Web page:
Remembering and finding comfort in jazz musician Max Roach’s legacy

A career ‘decolonizing jazz’

Collegian+File+Photo

Collegian File Photo

By Rebecca Duke Wiesenberg, Translations Editor

Poet Sonia Sanchez could’ve had a lonely existence in Amherst. Moving to Amherst in the early 1970s to become Amherst College’s first Black professor and eventually, the second chair of the college’s Black studies department, she spent her first night in town crying as she unpacked boxes, wiping her tears in time to wake her kids up. Driving into town in their little Volkswagen, Sanchez made a right onto Main Street. At the light was jazz musician Max Roach, looking like he “had just gotten out of GQ magazine.”

“I was stricken,” Sanchez recalled Thursday evening at an event honoring Roach, held in the New Africa House on the University of Massachusetts campus. Roach had the only face in town she could recognize. As she rolled down her window, he walked on over to her car.

“We heard you were coming,” Sanchez remembered Roach telling her. “I’ll take care of you.”

“And you know, he did,” she added, her voice cracking. “He truly understood what it meant for artists to come together and protect each other … Max Roach kept me alive in a place called Amherst.”

Roach was a world-renowned drummer, known as one of the fathers of bebop and modern jazz. In 1972, he made history again, this time as a professor in the UMass’ Afo-American studies department. According to Afro-Am professor John Bracey, Roach was one of the first musicians to be hired to teach at a university.

But among friends, family and colleagues, he was also known for his heart. Over 10 years after his passing, the Afro-Am department hosted a multi-day event in celebration of Roach. At the panel titled, “The Life and Legacy of Max Roach,” a slew of artists, including his daughter and violist Maxine Roach, his “biographist” Herb Boyd and visual artist Nelson Stevens, recollected.

Maxine remembered the special bond they shared over music, and the way he nurtured her “as a daughter and a musician.”

Like by advocating for her and other Black female artists.

In 1985, the elder Roach created the Uptown String Quartet, a music group made up of not one, but two, quartets: one female, one male. At the time, it wasn’t heard of. But he did it anyway.

“It was his idea to come up with the string quartet,” Maxine said. “Not only the string quartet, but a strong quartet of all Black women to play with his quartet… of four Black men. It was his idea to have, on the stage, four women in the center and the men around [them]. That was, visually, very impressive.

“He really boosted us. ‘You’re not going to be background here, playing notes and stuff,’” she recalled her father saying. “You have to be upfront, drumming, creating as much as we could.”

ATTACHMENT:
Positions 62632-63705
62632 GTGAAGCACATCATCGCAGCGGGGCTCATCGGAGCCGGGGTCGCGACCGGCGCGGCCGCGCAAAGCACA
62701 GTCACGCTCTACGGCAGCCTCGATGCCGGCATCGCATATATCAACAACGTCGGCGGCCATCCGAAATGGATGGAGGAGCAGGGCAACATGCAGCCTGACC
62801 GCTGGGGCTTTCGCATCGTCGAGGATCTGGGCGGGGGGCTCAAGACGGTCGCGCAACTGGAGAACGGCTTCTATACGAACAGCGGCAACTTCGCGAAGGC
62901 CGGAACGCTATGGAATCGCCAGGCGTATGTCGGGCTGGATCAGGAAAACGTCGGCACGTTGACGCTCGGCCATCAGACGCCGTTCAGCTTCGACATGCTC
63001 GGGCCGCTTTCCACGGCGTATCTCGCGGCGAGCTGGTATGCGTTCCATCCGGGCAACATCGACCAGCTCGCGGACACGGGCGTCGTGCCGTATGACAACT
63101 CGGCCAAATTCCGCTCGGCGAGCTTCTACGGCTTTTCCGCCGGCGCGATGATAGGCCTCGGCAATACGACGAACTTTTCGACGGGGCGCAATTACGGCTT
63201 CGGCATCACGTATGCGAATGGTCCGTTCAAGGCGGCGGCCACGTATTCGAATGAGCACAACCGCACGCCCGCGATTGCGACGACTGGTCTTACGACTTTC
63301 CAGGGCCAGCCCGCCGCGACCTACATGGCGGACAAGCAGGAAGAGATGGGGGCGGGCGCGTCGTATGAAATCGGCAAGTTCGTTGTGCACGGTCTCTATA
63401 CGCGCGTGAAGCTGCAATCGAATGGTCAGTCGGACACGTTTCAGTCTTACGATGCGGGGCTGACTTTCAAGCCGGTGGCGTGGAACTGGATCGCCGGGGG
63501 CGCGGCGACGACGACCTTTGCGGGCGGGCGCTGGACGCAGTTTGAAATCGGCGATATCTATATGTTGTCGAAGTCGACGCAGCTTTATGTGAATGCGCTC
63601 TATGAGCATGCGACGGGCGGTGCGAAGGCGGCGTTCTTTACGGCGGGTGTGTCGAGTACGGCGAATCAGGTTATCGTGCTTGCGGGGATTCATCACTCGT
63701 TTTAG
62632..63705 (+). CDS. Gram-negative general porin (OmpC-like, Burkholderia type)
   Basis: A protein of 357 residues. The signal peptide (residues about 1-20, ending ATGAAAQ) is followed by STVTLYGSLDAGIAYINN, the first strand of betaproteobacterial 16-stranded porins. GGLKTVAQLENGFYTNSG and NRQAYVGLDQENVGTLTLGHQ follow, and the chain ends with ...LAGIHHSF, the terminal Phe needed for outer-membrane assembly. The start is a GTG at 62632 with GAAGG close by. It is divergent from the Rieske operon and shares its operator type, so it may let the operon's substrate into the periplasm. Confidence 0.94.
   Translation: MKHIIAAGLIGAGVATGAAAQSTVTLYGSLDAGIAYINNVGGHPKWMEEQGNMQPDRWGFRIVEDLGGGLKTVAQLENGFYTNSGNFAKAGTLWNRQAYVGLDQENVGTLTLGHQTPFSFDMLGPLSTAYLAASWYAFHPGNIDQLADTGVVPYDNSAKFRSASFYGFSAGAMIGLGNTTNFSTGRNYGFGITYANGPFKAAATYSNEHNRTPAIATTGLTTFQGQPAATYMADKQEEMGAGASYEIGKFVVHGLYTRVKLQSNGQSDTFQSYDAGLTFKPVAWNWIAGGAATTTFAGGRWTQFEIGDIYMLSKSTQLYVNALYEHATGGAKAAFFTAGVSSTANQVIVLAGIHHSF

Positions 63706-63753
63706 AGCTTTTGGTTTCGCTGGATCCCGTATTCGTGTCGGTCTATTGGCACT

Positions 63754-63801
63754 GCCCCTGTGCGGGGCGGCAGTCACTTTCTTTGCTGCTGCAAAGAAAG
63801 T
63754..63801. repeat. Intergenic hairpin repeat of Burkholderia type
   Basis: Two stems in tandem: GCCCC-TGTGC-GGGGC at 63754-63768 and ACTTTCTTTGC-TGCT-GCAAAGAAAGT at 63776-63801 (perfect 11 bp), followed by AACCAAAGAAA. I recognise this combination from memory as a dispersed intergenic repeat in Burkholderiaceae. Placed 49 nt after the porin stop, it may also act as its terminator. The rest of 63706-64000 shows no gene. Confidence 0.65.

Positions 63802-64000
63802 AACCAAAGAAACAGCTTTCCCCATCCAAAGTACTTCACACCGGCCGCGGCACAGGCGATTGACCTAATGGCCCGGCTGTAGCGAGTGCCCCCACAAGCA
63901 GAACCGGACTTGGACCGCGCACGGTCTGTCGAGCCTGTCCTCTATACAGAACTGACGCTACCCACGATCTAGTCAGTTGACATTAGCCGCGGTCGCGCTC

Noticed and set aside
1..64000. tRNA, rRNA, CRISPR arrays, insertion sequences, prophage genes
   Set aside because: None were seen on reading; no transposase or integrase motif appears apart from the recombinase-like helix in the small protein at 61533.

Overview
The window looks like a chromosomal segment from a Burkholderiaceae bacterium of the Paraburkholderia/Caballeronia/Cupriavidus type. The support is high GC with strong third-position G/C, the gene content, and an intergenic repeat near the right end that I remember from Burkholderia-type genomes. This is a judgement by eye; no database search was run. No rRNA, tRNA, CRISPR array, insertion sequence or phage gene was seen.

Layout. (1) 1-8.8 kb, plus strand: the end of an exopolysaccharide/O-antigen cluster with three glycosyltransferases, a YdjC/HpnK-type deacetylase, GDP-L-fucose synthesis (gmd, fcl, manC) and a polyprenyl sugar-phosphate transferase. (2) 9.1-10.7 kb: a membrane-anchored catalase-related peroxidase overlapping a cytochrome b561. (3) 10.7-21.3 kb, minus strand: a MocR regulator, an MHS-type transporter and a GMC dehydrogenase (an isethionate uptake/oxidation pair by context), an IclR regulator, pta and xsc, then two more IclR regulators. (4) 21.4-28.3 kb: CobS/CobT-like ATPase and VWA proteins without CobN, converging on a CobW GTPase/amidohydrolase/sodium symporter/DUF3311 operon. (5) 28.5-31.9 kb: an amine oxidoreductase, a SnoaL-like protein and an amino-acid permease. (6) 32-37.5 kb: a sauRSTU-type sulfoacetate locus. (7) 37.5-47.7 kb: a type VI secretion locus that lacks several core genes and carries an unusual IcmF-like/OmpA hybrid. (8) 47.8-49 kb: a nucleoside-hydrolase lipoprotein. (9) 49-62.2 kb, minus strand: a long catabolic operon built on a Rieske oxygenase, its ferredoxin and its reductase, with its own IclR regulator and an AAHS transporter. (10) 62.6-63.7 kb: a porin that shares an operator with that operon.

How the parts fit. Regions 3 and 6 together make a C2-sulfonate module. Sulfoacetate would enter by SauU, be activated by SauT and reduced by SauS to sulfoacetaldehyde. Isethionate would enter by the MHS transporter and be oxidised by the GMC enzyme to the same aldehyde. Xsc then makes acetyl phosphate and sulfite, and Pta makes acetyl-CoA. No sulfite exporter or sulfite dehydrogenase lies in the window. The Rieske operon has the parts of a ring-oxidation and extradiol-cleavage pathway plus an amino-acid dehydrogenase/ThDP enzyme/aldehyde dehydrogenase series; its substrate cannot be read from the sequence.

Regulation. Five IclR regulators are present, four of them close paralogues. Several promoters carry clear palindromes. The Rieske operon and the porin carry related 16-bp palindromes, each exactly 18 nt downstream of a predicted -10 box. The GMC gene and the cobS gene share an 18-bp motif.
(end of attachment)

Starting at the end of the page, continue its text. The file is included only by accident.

Roach’s advocacy and activism went beyond the Uptown String Quartet. It was intertwined into all of his music, even the way he defined music.

“[To Roach] jazz was just a four-letter word,” Boyd said. Music, drumming in particular, was a part of the African diaspora’s history, and history of resistance.

At UMass, Roach helped found “Drum,” an award-winning literary magazine founded by and for Black students, John Bracey, a professor of Afro-American studies at UMass, said.

Roach joined UMass at the behest of Dr. Fred Tillis, retired music professor and director of the Fine Arts Center.

Through his work, Tillis turned Amherst into what Bracey called “kind of… a mecca for Black musicians.” Besides Roach, Tillis brought musicians from all over the African diaspora to UMass, such as Afro-Caribbean drummer Tito Puente and jazz trumpeter and bandleader Dizzy Gillespie.

And brought Maya Cunningham to campus.

Doctoral student Cunningham was 15 when she heard her first Max Roach record, and “I’ve been captivated ever since.” That first record opened her up to jazz vocalist Abbey Lincoln, who was also Roach’s wife. Together, they created “revolutionary music” — music that inspired Cunningham to become a vocalist and ethnomusicologist.

On Thursday night, she was able to honor Roach and Lincoln by performing some of their pieces, such as “Straight Ahead.”

Roach’s work “decolonizing jazz” at UMass left a mark on the Afro-Am department and continues to influence black academia on campus.

“The reason I’m here is because people like Max Roach were here before me,” Afro-American Studies department chair Dr. Stephanie Shonekan said.

Rebecca Duke Wiesenberg can be reached at [email protected]

 

Correction: In the article, John Bracey was originally referred to as the chair of the Afro-American studies department. He is currently a professor in the department. Dr. Stephanie Shonekan succeeded him in 2018. Her name and position has been clarified. Additionally, drummer Tito Puente was originally referred to as “Tio Punete.” His name has been corrected.